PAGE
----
gland and smoothness of sliding surfaces. If there is not a change in the pipe direction (=) upstream and downstream of the anchor block, the forces (from upstream and downstream expansion joints) cancel out. F7 - F7 is the hydrostatic force on exposed ends of pipe in expansion joints. The two sections of penstock pipe entering an expansion joint terminate inside the joint; therefore, their ends are exposed to hydrostatic pressure, resulting in a force F7 which pushes against the anchors upstream and downstream of the joint. This force usually contributes minimally to the total forces on an anchor since the ratio of pipe thickness to the diameter is low. However, this force can be significant at mild steel-HDPE joint section (since HDPE pipes are thicker). Note that h is the total head at the expansion joint.

Safety against overturning The forces acting on the structure should not overturn the block. For structures that have rectangular bases, this condition is met if the resultant acts within the middle third of the base. This is checked as follows: First take moments about one point of the block along the face parallel to the penstock alignment. Find the resultant distance at which the sum of vertical forces act using the following equation: d = M V

( )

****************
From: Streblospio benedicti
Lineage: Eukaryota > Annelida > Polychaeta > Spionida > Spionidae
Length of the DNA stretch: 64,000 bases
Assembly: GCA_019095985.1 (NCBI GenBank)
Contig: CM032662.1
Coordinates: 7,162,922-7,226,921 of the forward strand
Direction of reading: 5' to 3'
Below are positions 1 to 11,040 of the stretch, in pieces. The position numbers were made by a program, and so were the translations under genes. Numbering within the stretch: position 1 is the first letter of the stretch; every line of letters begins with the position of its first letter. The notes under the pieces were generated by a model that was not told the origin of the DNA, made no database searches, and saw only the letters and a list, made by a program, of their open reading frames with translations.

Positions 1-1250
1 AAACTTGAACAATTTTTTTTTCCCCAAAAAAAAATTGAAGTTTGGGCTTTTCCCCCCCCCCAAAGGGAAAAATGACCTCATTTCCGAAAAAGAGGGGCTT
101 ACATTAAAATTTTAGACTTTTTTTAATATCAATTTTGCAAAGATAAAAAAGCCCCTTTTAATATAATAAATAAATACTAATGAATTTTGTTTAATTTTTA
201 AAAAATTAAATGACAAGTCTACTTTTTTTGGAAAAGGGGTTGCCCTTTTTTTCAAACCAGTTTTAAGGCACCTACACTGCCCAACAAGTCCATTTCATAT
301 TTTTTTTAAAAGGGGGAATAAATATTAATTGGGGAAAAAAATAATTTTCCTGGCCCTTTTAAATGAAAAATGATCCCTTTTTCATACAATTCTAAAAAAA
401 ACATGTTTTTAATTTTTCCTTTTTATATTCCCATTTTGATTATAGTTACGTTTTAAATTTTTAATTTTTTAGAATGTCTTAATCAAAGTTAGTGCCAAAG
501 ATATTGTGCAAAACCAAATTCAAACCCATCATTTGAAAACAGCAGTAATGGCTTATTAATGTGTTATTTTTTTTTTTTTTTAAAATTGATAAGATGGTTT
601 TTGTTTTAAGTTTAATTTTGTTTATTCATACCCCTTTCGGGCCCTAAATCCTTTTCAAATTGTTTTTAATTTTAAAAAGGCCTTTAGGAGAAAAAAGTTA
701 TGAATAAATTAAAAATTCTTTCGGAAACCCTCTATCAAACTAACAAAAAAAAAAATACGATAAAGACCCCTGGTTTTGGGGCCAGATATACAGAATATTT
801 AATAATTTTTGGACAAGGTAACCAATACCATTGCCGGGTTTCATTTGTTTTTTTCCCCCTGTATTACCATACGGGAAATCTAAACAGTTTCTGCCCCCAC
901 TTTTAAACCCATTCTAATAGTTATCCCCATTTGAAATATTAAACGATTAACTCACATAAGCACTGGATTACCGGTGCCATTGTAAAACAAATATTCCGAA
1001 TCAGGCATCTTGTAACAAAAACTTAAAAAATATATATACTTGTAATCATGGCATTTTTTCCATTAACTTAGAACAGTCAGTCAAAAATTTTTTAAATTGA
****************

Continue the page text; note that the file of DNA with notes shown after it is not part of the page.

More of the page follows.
F8 - F8 is the dynamic force at the pipe bend. At the bend, the water changes the direction of its velocity and therefore the direction of its momentum. This requires that the bend exert a force on the water. Consequently, an equal but opposite reaction force F8 acts on the bend; it acts in the direction which bisects the exterior angle of the bend (same as F3). Since velocities in penstocks are relatively low (< 5 m/s), the magnitude of this force is usually insignificant. F9 - F9 is the force exerted due to the reduction of pipe diameter. If there is a change in the diameter of the penstock, the hydro-static pressure acting on the exposed area creates a force F which acts in the direction of the smaller diameter pipe. If the penstock length is long (as in the case of Jhankre mini-hydro), then the pipe thickness is increased with increasing head. However, the effect of changing the diameter by a few mm does not contribute significant forces and can be ignored. F10 - F10 is the force on the anchor blocks or support piers due to the soil pressure acting on the upstream face. If there is a significant difference between the upstream and downstream buried depth (h1 - h2 > 1 m) of the block then a force will be exerted on the anchor block due to soil pressure. In such cases, this force should be considered since it has a destabilising effect. Note that the resultant of this force acts at 1/3 h1.